Choosing the right home for each puppy based on drive, energy levels, confidence, dominance, sensitivity etc
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Everyone has his or her own preference and there is an enormous choice, from the four-pound Yorkshire Terrier to the 100kg Mastiff. Many dogs come in different sizes, such as Poodles, or Schnauzers. Other have a smaller version that is similar in appearance, such as Collies and Shelties, or Dobermans and Miniature Pinschers, or German Shepherds and Corgis, or Greyhounds and Whippets, the “poor man’s race horse”.
Breeds with long hair require more upkeep than those with short hair. Pretty obvious when you think about it, but often completely overlooked when selecting a puppy or dog. Some breeds, like Briards, Poodles, Wirehaired Dachshunds and Terriers don’t shed, a most desirable feature. On the other hand, unless you are willing to learn how to groom your dog, it means regular visits to the grooming parlour, visits that are not cheap.
Some breeds, such as terriers and some of the herding dogs, bark a lot more than others. If you live in an apartment such a dog would not be a good choice.
PAT uses a scoring system from 1-6 and consists of ten tests. The tests are done consecutively and in the order listed. Each test is scored separately, and interpreted on its own merits. The scores are not averaged, and there are no winners or losers. The entire purpose is to select the right puppy for the right home.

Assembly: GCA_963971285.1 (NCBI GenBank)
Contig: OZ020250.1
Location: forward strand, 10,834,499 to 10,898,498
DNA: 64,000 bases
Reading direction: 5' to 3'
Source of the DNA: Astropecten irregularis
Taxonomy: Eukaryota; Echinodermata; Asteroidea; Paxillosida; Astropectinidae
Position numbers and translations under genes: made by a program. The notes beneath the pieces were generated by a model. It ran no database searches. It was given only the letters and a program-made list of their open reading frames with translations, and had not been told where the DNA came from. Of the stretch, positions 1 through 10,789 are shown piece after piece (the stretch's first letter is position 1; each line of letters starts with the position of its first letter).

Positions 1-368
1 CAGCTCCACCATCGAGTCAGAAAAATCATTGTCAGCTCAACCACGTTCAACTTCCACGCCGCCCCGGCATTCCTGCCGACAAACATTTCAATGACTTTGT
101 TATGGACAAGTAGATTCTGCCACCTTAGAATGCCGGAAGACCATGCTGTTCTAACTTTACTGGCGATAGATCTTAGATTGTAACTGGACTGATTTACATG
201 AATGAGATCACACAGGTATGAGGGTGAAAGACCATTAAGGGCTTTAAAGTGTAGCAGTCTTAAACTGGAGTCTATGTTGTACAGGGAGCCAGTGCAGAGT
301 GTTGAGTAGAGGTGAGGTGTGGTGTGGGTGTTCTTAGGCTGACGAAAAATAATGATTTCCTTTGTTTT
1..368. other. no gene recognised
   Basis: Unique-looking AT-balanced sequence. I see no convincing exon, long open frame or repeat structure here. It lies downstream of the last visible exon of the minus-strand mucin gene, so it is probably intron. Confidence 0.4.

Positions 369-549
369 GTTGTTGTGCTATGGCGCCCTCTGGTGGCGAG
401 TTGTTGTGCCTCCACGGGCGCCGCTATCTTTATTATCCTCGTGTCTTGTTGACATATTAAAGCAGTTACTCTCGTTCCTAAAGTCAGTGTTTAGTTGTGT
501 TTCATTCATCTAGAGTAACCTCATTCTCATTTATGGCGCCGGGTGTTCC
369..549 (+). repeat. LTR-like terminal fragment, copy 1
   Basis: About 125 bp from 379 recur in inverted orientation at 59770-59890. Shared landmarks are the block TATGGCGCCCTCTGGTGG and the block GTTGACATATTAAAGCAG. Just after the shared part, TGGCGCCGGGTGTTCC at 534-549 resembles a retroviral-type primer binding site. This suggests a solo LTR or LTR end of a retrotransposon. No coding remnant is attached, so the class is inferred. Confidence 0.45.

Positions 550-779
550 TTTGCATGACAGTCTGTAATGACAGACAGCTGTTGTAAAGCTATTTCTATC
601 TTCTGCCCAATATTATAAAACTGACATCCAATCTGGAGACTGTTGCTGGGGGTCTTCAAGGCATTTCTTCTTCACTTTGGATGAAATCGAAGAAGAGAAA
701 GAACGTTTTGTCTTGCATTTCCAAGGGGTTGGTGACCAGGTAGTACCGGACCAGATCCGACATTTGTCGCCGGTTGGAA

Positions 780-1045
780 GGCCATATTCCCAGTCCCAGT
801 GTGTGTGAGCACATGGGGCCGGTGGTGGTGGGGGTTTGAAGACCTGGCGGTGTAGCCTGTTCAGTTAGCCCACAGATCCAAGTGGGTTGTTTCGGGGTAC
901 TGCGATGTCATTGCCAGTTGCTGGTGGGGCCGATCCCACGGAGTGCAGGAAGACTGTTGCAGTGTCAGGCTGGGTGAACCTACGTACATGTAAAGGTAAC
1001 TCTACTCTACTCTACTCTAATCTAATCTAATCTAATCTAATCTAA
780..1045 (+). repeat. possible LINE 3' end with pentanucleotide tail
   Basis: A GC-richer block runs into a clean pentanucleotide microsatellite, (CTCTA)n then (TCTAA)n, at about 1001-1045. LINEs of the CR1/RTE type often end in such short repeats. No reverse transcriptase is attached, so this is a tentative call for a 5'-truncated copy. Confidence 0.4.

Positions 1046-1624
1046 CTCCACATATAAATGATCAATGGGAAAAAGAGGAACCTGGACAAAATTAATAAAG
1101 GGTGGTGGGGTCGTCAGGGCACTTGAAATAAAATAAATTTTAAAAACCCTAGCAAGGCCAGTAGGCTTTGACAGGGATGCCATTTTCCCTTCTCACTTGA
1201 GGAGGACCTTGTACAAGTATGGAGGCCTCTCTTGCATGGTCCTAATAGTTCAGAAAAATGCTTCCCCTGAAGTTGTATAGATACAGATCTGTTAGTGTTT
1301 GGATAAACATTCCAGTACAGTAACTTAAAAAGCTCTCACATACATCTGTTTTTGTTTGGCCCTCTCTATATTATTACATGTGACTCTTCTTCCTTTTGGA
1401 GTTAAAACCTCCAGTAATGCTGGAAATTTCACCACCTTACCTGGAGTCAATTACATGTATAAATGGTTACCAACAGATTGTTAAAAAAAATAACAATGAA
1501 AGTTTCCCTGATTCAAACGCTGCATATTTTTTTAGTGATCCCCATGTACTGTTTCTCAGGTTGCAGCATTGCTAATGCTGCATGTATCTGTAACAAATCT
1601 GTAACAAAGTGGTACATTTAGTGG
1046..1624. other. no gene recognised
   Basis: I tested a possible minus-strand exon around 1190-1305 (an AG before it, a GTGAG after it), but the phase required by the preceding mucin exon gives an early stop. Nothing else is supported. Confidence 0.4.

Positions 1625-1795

The tests are as follows:
1. Social Attraction - degree of social attraction to people, confidence or dependence.
2. Following - willingness to follow a person.
3. Restraint - degree of dominant or submissive tendency, and ease of handling in difficult situations.
4. Social Dominance - degree of acceptance of social dominance by a person.
5. Elevation - degree of accepting dominance while in a position of no control, such as a veterinarian or groomer.
6. Retrieving - degree of willingness to do something for you.
(Together with Social Attraction and Following - a key indicator for ease or difficulty in training)
7. Touch Sensitivity - degree of sensitivity to touch and a key indicator to the type of training equipment required.
8. Sound Sensitivity - degree of sensitivity to sound, such as loud noises or thunderstorms.
9. Sight Sensitivity - degree of response to a moving object, such as chasing bicycles, children or squirrels.
10. Stability - degree of startle response to a strange object.
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